Not Such A Goodfella: Mobsters Arrested After FBI Finds Evidence In The Home Of Jimmy “The Gent” Burke

70898091660612306220px-GoodfellasIf you loved the film, The Goodfellas, you will love this story. Remember that score that had Henry Hill (Ray Liotta) screaming with joy in the shower? The Lufthansa heist? Well, the FBI just arrested Vincent Asaro of Queens and four others for the 1978 heist.

Asaro, 78, and other alleged members of the Bonanno organized crime family are accused of murder, racketeering, armed robbery, arson and extortion. The heist grabbed $5 million in cash and nearly $1 million in jewels from an airline cargo. The key architect of the crime was believed to be building in the largest cash robbery in the nation’s history at the time.
Five men have been taken into custody as as part of the investigation into the 1978 Lufthansa heist at New York’s John F. Kennedy airport.

JimmytheGentIt was the biggest heist in U.S. history and a plot item for the 1990 film “Goodfellas.” In the movie, “Jimmy Conway” played by Robert De Niro proceeds to kill virtually everyone associated with the crime to protect himself and his money. Conway was a character based on the real crook, James “Jimmy the Gent” Burke, a member of the Lucchese crime family. Burke died of cancer in 1996 but the FBI only got around to searching his house last summer. It appears that Burke kept incriminating evidence that proved the undoing of the elderly mobsters. That is not how Conway explained it:

Jimmy Conway: I’m not mad, I’m proud of you. You took your first pinch like a man and you learn two great things in your life. Look at me, never rat on your friends and always keep your mouth shut.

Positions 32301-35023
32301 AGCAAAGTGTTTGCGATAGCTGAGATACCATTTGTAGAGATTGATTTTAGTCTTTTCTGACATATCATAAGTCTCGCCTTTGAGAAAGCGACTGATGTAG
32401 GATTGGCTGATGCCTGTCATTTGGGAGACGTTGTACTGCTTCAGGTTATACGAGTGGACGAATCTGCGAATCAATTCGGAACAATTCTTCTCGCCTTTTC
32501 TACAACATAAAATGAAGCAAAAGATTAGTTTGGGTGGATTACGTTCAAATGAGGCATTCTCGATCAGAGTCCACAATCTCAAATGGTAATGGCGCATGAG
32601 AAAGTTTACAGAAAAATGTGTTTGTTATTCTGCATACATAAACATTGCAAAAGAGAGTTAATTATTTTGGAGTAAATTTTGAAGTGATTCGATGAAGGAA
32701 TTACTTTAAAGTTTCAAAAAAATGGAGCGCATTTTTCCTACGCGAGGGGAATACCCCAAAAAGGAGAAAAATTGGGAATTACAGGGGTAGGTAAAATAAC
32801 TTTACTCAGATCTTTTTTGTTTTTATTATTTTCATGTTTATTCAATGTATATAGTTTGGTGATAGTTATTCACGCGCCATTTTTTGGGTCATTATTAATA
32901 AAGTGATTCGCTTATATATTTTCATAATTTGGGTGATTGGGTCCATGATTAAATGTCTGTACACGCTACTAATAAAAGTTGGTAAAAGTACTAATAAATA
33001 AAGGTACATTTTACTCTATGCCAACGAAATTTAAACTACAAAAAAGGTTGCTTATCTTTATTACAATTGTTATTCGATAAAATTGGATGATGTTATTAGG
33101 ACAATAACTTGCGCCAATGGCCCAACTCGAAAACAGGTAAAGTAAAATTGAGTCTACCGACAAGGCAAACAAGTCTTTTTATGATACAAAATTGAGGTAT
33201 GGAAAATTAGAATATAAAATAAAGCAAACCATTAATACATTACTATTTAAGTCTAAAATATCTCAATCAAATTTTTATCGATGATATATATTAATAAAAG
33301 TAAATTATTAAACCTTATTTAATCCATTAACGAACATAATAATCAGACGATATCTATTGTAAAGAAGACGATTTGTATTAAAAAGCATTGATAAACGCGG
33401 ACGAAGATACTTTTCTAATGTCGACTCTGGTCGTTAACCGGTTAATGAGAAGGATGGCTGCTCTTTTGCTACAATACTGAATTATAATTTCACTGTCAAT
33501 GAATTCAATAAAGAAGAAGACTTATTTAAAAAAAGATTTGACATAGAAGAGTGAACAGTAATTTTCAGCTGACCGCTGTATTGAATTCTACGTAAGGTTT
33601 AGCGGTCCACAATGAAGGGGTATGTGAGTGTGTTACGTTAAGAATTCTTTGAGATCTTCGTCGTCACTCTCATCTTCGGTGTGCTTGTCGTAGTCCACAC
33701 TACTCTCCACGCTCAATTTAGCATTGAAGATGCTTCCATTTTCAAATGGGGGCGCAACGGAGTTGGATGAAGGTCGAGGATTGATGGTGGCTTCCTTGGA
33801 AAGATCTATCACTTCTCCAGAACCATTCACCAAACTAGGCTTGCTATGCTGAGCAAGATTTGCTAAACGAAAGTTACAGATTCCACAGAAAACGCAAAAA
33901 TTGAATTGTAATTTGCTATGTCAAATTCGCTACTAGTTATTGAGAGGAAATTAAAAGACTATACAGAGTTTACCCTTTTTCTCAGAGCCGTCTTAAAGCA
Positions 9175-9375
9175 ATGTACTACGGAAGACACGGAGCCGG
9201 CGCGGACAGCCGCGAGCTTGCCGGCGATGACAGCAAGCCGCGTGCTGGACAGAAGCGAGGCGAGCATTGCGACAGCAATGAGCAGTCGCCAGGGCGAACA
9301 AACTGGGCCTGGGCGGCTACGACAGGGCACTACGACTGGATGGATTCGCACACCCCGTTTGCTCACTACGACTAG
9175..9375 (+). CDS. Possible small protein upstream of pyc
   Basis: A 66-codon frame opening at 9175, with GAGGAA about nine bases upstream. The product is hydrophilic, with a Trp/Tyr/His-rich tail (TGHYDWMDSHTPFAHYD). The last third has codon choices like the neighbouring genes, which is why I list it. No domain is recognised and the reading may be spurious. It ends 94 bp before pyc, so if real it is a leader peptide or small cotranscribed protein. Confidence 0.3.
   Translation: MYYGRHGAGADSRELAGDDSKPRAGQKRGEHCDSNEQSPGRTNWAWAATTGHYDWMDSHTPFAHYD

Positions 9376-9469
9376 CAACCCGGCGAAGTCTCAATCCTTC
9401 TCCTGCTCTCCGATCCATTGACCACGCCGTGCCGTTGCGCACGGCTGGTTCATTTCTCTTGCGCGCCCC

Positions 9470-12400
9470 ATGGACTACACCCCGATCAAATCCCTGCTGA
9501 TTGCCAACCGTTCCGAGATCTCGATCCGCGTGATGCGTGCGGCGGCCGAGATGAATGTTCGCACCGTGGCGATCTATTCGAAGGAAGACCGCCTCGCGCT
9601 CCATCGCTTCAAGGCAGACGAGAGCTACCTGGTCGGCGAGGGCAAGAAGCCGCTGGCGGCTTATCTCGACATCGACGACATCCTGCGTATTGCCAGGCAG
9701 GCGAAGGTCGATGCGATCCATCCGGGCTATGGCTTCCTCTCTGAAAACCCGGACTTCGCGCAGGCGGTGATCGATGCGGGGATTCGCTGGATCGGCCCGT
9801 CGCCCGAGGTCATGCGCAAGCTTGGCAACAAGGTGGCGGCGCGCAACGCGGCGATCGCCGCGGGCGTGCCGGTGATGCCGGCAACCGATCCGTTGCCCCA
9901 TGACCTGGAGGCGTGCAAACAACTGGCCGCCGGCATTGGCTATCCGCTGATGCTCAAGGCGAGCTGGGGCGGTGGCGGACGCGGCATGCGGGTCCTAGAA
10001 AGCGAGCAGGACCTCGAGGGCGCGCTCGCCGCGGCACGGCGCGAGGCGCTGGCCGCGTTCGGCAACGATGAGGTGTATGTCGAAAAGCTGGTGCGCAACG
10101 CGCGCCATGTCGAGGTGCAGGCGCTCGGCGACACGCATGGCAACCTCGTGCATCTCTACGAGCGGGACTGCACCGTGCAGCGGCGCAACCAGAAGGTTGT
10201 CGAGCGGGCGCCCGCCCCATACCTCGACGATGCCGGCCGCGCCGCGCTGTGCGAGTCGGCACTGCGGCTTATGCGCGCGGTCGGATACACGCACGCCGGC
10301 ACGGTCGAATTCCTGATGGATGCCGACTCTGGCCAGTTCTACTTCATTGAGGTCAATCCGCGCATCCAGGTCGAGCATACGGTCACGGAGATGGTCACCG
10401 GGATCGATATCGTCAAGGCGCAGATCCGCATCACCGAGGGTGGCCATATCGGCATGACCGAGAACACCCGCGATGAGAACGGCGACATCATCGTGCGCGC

It is an ironic ending for the mobsters to be fingered by evidence supplied by Jimmy the Gent. The fascinating question remains the evidence and whether Burke kept his hands on incriminating evidence for his own protection.

Henry Hill prepared the mobsters for the worst where even living under protective services pales in comparison of the lifestyle of a wise guy:

Henry Hill: And that’s the hardest part. Today everything is different; there’s no action… have to wait around like everyone else. Can’t even get decent food – right after I got here, I ordered some spaghetti with marinara sauce, and I got egg noodles and ketchup. I’m an average nobody… get to live the rest of my life like a schnook.

It looks like Asaro and his friends may not even get the life of a schnook as opposed to a crook.

16 thoughts on “Not Such A Goodfella: Mobsters Arrested After FBI Finds Evidence In The Home Of Jimmy “The Gent” Burke”

  1. Joel,

    I will agree with you about some uses of Rico in this case…. But to claim the crime back to 78 is the basis stretches ones imignation…. The federal general sol is 5 years…. I’ve had a case where it was brought 4 years 364 days after the crime…. Do you remember what you were doing 5 years ago…..

  2. Any “Law & Order” fan knows the RICO statute allows for the continuing conspiracy. Jack McCoy loved it when he could use that! I’m not so much amazed that they eventually caught them (I mean, they got Whitey Bulger!), so much as I am that there are that many of them still breathing!

  3. The last act of the conspiracy can be within five years of filing the charge. —
    So, the statute never runs out. I wonder if they will prosecute dead guys too. Maybe they will show the movie as part of the evidence. If they are really mobsters they will start killing off the prosecutors.

  4. “I wish they were that creative in going after Wall Street.” -rafflaw

    As do I, rafflaw.

  5. Bob Esq:

    my understanding is that it is on murder. They moved a body but left a hand in the grave.

  6. Scraped this off another site. I’m not sure about its veracity.

    “The defendants were charged with a racketeering conspiracy, and criminal RICO violations are subject to the five-year federal criminal statute of limitations at 18 USC sec. 3282. Since RICO is a conspiracy statute, however, the limitation period begins to run from the time of the last act committed in furtherance of the conspiracy. According to the indictment, that act was in 2013, which is of course well within the five-year period. The earlier acts stretching back to 1969, including the Lufthansa robbery, are carried along because they were all part of the same ongoing criminal enterprise. ”

  7. Procedural question:

    How do you charge someone for a heist that took place more than 30 years ago?

    Is there a tolling of the statute of limitations that I’m overlooking?

  8. Except for the murders….. Wouldn’t the statute of limitations have ended on these crimes….

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